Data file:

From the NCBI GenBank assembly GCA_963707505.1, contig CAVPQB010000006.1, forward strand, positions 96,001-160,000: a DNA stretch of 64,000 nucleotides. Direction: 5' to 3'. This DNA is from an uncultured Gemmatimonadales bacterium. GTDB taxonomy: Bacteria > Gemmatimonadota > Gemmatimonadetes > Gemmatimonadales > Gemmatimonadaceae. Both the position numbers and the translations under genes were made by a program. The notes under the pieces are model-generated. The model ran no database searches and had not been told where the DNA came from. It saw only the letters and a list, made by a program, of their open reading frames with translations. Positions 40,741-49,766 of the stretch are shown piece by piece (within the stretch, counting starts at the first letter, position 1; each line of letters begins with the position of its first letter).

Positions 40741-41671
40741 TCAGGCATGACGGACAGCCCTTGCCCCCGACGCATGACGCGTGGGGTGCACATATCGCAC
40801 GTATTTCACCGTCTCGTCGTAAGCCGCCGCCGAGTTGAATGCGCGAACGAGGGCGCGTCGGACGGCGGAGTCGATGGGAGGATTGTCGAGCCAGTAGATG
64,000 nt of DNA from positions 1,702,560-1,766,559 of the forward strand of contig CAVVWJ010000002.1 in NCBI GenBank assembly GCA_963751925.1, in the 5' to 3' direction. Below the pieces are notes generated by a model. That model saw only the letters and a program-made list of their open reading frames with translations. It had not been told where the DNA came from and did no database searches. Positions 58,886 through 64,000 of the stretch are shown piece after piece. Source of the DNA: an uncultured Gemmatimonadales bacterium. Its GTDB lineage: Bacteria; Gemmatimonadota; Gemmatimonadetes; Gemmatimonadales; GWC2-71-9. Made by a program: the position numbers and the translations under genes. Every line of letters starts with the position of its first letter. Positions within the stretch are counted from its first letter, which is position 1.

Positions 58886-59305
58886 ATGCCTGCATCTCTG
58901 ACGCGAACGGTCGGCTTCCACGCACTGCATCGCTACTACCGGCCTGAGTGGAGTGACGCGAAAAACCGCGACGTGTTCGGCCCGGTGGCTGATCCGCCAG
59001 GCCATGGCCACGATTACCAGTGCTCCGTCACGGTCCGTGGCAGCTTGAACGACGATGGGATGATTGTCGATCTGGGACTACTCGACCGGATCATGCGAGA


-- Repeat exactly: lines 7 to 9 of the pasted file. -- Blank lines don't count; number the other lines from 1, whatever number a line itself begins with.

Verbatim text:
58886 ATGCCTGCATCTCTG
58901 ACGCGAACGGTCGGCTTCCACGCACTGCATCGCTACTACCGGCCTGAGTGGAGTGACGCGAAAAACCGCGACGTGTTCGGCCCGGTGGCTGATCCGCCAG
59001 GCCATGGCCACGATTACCAGTGCTCCGTCACGGTCCGTGGCAGCTTGAACGACGATGGGATGATTGTCGATCTGGGACTACTCGACCGGATCATGCGAGA